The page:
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Genus Almaleea Family Fabaceae
Subfamily Faboideae

Description: Weak, erect to procumbent shrubs.

Leaves alternate, simple, entire, alternate, sometimes keeled abaxially; stipules minute and free.

Inflorescence a terminal head surrounded by involucre of leaves with enlarged bracteose bases; bracts persistent; outer bracts often 3-lobed; bracteoles entire, linear, attached to pedicel. Corolla orange-yellow with reddish markings. Standard longer than lower petals, slightly longer than wide; wing petals longer than keel. Stamens free. Ovary hairy to base; style hooked near apex; ovules 2, on short funicles.

Pod broad-ovoid; seeds arillate.


Photo © ANBG

Distribution and occurrence: World: 5 species, endemic Australia. Australia: N.S.W., Qld, Vic., Tas.

The taxa in this genus were formerly included in Pultenaea and Dillwynia, but are more closely related to one another than to either of those genera.

Text by P. H. Weston & M. D. Crisp
Taxon concept:

 Key to the species 
1Standard c. 6 mm long; leaves with margins flat, tuberculate, ciliate when immatureAlmaleea paludosa
Standard more than 6 mm long; leaves with margins slightly incurved to involute, smooth and glabrous or whole lower surface surface tuberculate and sparsely pubescent when immature2
2Stems moderately to densely covered with antrorse to spreading hairs; bracteoles 3–5 mm long; leaves towards end of stems with incurved apicesAlmaleea incurvata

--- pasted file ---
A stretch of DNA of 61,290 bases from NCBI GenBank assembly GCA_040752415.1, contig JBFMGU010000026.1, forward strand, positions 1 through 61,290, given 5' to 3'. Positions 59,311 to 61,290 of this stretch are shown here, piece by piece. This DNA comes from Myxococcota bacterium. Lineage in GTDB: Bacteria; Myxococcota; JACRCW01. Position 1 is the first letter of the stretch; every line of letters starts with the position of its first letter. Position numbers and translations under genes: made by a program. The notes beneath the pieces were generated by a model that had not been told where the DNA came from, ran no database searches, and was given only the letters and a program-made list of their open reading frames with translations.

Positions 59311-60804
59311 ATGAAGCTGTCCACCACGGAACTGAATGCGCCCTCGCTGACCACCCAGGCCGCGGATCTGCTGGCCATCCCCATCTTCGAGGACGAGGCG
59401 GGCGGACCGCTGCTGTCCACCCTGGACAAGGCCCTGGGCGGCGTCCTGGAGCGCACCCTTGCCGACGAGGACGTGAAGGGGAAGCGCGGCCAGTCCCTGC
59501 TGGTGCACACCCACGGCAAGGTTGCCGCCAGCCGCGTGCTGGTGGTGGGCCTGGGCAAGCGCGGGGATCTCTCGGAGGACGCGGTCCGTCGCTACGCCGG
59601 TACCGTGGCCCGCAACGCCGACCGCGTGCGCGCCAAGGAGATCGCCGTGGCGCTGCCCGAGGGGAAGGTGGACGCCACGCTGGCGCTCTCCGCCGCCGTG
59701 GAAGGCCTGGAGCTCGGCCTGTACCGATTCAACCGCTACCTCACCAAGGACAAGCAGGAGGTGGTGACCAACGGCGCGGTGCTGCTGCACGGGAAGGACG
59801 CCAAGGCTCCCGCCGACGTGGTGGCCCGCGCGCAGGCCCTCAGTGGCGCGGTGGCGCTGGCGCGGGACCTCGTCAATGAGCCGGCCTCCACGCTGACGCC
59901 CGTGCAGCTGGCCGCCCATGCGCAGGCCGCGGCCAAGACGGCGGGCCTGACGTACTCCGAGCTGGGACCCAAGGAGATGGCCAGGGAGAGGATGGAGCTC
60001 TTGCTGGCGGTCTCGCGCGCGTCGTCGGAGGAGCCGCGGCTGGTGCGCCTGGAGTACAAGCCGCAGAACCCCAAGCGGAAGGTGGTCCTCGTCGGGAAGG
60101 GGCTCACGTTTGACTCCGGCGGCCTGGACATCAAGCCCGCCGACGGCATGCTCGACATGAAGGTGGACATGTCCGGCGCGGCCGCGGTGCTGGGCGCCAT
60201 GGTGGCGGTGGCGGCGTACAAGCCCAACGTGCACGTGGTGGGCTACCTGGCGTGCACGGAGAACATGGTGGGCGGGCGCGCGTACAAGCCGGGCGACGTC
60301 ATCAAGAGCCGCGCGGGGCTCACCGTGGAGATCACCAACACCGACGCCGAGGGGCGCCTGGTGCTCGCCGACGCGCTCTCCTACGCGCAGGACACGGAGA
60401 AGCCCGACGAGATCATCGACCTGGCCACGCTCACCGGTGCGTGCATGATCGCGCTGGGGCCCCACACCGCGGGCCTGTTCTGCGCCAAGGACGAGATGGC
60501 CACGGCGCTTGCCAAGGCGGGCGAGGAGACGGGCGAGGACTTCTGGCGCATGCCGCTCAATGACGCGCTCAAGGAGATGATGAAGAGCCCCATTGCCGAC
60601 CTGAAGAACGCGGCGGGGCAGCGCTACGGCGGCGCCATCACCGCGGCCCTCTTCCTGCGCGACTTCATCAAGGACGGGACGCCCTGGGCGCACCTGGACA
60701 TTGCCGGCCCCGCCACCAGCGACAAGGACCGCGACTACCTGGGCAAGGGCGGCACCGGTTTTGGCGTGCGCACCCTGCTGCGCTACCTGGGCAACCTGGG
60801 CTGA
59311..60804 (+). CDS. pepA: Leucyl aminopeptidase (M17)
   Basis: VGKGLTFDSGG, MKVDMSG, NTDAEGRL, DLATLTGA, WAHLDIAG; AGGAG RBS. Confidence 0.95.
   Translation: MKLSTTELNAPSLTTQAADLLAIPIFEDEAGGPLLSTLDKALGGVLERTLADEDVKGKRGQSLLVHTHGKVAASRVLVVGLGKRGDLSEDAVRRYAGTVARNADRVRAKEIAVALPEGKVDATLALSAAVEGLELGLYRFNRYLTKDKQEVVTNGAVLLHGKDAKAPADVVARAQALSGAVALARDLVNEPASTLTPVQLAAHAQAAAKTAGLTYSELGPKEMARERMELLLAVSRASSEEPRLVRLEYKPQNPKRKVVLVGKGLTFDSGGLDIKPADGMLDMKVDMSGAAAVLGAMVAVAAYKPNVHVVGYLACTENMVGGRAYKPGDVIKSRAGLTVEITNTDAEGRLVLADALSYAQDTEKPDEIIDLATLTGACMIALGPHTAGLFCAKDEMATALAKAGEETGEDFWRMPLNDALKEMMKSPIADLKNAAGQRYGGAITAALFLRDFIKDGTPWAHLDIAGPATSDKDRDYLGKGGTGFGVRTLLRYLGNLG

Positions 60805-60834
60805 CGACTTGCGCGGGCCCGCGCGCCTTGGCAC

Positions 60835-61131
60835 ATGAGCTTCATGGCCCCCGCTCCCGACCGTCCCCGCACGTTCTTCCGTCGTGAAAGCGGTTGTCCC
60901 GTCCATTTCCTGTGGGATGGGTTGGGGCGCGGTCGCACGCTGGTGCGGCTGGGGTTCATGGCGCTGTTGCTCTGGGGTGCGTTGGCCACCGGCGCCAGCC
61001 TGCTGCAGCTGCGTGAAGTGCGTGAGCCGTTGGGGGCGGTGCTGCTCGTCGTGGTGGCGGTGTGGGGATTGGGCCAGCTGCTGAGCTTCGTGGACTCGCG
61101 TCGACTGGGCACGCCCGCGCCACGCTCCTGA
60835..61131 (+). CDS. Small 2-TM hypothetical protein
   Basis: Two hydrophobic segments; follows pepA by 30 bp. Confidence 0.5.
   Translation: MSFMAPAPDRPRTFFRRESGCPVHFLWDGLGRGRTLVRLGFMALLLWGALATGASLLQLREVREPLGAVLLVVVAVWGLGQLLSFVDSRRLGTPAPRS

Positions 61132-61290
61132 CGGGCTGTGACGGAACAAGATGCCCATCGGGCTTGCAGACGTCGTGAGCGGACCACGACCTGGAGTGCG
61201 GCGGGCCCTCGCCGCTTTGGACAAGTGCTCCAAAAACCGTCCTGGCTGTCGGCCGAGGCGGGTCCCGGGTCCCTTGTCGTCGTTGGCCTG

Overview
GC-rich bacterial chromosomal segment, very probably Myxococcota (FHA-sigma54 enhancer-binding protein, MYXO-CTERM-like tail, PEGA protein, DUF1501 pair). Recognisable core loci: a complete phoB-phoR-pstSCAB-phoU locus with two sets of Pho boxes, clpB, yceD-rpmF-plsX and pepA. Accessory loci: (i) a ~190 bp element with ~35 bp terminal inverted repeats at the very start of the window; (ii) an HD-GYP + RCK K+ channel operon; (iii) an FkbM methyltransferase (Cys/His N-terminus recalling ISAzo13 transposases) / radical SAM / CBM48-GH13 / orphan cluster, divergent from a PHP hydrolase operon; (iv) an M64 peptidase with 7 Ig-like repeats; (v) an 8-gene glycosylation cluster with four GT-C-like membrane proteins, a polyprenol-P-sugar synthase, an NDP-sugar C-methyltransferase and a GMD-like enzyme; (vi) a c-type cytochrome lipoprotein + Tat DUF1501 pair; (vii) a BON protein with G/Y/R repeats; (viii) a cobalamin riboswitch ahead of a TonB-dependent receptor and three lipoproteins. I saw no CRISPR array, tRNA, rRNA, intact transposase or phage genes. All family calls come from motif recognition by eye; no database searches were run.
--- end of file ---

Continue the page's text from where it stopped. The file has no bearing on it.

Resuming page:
Stems glabrous to densely covered with appressed hairs; bracteoles 1–2.5 mm long; leaves not incurved
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3
3Leaves glabrous or rarely pubescent when young, not tuberculate, margins flat to slightly incurved or rarely involute; lower part of calyx tube glabrous or nearly soAlmaleea subumbellata
Leaves pubescent on lower surface when young, usually tuberculate on lower surface, margins moderately incurved to involute; lower part of calyx tube pubescent
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4
4Calyx lobes sparsely to moderately curly-pubescent (calyx epidermis clearly visible beneath)Almaleea capitata
Calyx lobes densely silky-villous (calyx epidermis scarcely visible beneath)
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Almaleea cambagei

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